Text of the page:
In verse six, Peter turns his attention to the way in which these truths shape the way his hearers/readers live their life now. What captures his attention is that hope gives us the capacity to rejoice even in the midst of trials because we know that they are only temporary. “Even if you are now bound to be distressed by many trials,” Peter tells his readers, “you are rejoicing in this,” this hope and the knowledge that God is keeping you as you move toward it. However, one could also translate Peter’s statement as a command, “Rejoice in this [hope]! Even if you have to be sad for a little in the midst of many trials.” Either way, hope gives us the capacity for joy even if our circumstances do not.

Furthermore, this rejoicing-in-suffering itself has a purpose. In verse seven, Peter puts it this way: “In order that the proven worth of your faith—a worth that exceeds that of gold which perishes even though it is tested through fire—might be found as contributing to praise and glory and honor in the revelation of Jesus Christ.” Harkening back to something he said above about the imperishable nature of our heavenly inheritance, Peter now draws the comparison between faith and gold, and faith comes out looking better. We purify gold to make it better and it can still be destroyed. So, we should let God purify us through our trials because our faith is worth a lot more. And if we do that, the end result will be praise and glory and honor—probably for both God and ourselves—when the last days come and Jesus Christ is fully revealed. ​

Peter finishes this small section by tying together the ideas he has raised so far. Having talked about faith and hope—and Christ as the foundation of them—Peter reiterates their importance by reminding his hearers/readers that they love Christ even though they haven’t seen him. As they believe in him even though they don’t see him, they rejoice with a joy that is too big for words, a joy that is full of glory, full of the evidence of God’s presences even if God can’t be seen directly. It seems as though, from Peter’s perspective, these acts of faith and hope open us up to deeper and fuller joy than we could have if we merely focused on the things we could see. As he continues in verse nine, we also rejoice because we are receiving the very thing that our faith is directed at, its goal, its end. The goal of our faith is salvation, the salvation of souls. It’s important to remember that the word Peter uses for “soul” here is the word the refers to the very core of who a person is. The salvation, the restoration, the full healing (all ways of translating that idea) of who we are and were meant to be. That’s what our trust in God and in Christ is leading us to. We tend to think of that as something that mostly benefits ourselves, as though the goal of our faith is primarily our own salvation, but Peter doesn’t actually use the word “your” when talking about souls, just when talking about faith. So, it may be that Peter also wants us to realize that it is the salvation of souls in general—ours and everyone else’s, too—that is the goal of our faith. As we trust God, other people are help to see their need to trust God s well.​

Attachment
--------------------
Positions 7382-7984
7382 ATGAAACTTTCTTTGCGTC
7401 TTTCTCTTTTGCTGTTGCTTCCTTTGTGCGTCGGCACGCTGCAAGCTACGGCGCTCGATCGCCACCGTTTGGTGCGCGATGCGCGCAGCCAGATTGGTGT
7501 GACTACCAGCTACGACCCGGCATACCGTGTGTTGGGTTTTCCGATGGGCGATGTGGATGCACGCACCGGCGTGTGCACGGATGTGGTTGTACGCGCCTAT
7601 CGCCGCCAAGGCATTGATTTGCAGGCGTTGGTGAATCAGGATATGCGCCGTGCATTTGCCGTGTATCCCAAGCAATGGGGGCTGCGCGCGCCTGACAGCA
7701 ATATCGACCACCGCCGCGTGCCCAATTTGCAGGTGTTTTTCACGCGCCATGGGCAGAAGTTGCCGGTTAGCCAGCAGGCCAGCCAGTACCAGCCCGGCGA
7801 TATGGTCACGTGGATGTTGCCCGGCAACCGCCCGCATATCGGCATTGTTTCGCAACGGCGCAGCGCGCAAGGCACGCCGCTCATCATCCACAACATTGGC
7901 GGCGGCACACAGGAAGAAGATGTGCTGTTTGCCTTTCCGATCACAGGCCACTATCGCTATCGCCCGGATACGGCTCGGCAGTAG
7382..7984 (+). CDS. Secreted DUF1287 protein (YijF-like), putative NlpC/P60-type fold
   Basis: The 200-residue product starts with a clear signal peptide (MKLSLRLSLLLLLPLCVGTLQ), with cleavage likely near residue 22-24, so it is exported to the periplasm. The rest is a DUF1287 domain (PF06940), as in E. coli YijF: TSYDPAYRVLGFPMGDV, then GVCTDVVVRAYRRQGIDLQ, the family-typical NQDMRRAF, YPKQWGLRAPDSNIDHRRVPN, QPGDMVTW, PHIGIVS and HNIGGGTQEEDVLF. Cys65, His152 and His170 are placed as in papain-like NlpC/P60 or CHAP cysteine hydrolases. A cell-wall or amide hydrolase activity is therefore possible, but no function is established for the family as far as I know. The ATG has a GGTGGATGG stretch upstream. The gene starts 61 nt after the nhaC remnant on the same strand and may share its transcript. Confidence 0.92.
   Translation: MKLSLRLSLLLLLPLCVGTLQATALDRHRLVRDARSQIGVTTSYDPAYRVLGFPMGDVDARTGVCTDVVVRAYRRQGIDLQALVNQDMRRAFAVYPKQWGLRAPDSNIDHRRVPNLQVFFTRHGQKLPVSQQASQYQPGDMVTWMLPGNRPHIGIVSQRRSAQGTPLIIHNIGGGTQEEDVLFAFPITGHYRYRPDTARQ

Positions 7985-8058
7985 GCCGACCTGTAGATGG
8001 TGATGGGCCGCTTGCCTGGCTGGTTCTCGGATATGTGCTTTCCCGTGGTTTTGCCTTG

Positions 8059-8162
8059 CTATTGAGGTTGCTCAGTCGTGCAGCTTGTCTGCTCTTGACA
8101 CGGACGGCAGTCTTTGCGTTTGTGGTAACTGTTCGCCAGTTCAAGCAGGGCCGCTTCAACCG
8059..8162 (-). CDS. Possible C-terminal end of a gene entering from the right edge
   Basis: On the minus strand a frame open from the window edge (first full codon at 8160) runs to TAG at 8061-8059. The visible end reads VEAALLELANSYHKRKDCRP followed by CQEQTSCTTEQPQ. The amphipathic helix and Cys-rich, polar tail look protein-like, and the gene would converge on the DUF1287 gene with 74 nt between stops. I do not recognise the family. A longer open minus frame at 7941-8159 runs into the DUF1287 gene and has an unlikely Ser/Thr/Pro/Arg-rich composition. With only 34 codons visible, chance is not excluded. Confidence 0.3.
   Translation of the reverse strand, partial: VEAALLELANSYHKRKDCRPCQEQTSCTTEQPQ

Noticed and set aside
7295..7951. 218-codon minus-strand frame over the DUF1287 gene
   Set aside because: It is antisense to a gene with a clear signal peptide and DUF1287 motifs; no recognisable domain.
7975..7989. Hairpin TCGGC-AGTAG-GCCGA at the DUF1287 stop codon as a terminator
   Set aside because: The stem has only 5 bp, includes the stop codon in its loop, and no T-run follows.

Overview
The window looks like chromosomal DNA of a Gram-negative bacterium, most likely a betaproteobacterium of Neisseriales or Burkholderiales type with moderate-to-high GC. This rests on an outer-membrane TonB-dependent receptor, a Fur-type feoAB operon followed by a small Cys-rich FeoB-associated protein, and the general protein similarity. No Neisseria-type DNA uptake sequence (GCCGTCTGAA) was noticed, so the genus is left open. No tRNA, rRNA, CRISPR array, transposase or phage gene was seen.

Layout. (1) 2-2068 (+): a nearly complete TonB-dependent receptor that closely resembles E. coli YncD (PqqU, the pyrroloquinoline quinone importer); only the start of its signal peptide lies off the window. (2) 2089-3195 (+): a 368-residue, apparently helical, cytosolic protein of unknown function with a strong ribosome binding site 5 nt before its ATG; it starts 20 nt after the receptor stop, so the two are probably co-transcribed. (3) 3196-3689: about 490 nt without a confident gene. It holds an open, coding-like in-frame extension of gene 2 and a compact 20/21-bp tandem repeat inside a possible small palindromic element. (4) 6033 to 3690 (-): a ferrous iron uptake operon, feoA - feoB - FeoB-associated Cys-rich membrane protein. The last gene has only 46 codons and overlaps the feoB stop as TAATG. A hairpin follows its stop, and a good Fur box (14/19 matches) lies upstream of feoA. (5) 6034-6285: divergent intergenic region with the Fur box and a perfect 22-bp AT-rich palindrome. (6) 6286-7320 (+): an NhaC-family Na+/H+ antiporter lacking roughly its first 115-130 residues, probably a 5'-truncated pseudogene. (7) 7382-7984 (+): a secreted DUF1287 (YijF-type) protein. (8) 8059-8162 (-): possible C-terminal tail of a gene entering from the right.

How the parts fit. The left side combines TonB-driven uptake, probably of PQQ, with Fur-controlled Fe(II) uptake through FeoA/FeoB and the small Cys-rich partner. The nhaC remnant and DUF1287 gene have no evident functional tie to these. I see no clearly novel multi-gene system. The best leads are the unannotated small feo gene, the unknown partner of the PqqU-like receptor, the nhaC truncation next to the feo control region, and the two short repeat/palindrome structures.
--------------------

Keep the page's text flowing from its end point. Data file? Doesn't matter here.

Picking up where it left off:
Thus, at the opening of his letter, Peter focuses on the gospel, the work of God in raising Jesus from the dead and the way that his resurrected life now empowers our lives today. We access that power through our faith and by living in hope, even when life isn’t going the way we wish it would. And if we keep on this path of faith, following the one we trust but cannot see, then salvation is waiting for us—and all those God can reach through us—at the end of time when Jesus is fully and finally revealed.